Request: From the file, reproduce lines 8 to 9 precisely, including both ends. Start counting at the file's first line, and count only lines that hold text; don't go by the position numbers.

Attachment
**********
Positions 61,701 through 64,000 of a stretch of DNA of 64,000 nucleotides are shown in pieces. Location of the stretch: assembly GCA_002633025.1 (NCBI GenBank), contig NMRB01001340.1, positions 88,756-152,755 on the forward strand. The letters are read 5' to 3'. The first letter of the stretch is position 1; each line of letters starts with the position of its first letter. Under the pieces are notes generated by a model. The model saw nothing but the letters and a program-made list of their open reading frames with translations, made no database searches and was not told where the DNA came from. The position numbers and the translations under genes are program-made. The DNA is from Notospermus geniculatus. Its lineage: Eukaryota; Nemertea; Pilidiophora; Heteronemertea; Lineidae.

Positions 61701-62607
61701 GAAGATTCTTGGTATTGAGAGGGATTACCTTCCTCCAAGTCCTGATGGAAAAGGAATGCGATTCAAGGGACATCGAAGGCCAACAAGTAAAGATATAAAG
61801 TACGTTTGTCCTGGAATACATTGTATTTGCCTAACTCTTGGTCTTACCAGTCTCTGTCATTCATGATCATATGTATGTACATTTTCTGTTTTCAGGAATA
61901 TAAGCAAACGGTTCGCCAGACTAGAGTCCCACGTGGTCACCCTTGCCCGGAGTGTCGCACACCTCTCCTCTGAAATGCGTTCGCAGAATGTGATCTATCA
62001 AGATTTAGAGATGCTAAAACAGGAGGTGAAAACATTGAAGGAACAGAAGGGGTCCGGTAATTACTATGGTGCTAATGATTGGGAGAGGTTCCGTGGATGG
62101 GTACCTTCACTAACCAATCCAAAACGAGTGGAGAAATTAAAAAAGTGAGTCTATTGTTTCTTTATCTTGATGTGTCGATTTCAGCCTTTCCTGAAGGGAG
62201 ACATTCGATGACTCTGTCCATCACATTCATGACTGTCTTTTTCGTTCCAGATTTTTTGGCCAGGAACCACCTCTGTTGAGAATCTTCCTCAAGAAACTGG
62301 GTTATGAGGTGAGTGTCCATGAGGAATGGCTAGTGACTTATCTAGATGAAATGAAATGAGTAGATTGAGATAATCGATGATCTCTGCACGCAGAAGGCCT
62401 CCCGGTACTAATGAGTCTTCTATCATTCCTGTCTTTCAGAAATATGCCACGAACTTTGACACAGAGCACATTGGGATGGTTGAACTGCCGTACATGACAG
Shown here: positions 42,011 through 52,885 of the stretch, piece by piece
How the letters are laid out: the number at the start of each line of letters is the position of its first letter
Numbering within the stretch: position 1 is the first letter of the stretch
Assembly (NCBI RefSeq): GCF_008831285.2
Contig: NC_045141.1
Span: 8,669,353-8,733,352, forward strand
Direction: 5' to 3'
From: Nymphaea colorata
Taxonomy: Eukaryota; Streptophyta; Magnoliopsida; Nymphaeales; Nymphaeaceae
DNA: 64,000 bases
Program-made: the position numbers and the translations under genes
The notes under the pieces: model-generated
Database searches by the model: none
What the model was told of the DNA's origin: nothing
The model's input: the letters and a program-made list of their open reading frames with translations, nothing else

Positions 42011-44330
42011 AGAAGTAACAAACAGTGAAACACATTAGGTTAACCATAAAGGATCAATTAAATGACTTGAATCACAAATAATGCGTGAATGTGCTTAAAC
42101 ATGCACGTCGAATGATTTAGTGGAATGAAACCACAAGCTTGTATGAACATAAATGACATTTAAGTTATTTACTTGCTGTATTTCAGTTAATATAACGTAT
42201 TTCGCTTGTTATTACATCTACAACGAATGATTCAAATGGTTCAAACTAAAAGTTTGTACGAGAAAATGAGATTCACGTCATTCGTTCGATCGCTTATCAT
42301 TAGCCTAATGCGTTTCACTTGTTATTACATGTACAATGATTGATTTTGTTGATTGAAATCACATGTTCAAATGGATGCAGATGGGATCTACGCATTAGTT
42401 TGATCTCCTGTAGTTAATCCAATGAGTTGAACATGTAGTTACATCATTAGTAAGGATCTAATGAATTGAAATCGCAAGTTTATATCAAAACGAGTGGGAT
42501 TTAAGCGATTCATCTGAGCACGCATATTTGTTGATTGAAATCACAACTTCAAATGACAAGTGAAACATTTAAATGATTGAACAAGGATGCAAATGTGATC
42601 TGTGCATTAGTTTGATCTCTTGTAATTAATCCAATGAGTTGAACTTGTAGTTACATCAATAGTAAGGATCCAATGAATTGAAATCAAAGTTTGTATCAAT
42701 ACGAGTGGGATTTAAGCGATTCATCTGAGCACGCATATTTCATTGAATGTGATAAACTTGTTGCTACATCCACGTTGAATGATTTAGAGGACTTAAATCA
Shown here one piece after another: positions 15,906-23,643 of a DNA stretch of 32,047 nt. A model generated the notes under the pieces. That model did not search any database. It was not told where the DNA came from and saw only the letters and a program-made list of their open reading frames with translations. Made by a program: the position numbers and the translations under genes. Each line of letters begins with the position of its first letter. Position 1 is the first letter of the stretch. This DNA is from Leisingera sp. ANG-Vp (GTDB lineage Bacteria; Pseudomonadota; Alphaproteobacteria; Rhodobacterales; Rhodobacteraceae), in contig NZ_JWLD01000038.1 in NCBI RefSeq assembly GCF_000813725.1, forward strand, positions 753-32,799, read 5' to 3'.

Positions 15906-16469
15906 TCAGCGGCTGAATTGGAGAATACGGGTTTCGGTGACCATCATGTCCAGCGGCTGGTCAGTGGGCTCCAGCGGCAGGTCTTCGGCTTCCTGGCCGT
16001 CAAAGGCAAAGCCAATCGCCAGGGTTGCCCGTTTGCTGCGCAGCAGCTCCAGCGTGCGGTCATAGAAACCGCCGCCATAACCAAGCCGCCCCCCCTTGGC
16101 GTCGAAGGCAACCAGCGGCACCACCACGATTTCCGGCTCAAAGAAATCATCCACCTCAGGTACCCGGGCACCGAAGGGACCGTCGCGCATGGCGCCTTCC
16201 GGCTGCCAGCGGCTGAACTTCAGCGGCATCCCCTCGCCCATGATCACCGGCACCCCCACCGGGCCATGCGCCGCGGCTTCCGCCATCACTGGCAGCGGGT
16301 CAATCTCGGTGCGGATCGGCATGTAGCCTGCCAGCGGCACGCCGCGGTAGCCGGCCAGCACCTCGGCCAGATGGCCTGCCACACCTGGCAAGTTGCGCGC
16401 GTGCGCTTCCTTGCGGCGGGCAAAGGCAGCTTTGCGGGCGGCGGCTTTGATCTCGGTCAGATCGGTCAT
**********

62201 ACATTCGATGACTCTGTCCATCACATTCATGACTGTCTTTTTCGTTCCAGATTTTTTGGCCAGGAACCACCTCTGTTGAGAATCTTCCTCAAGAAACTGG
62301 GTTATGAGGTGAGTGTCCATGAGGAATGGCTAGTGACTTATCTAGATGAAATGAAATGAGTAGATTGAGATAATCGATGATCTCTGCACGCAGAAGGCCT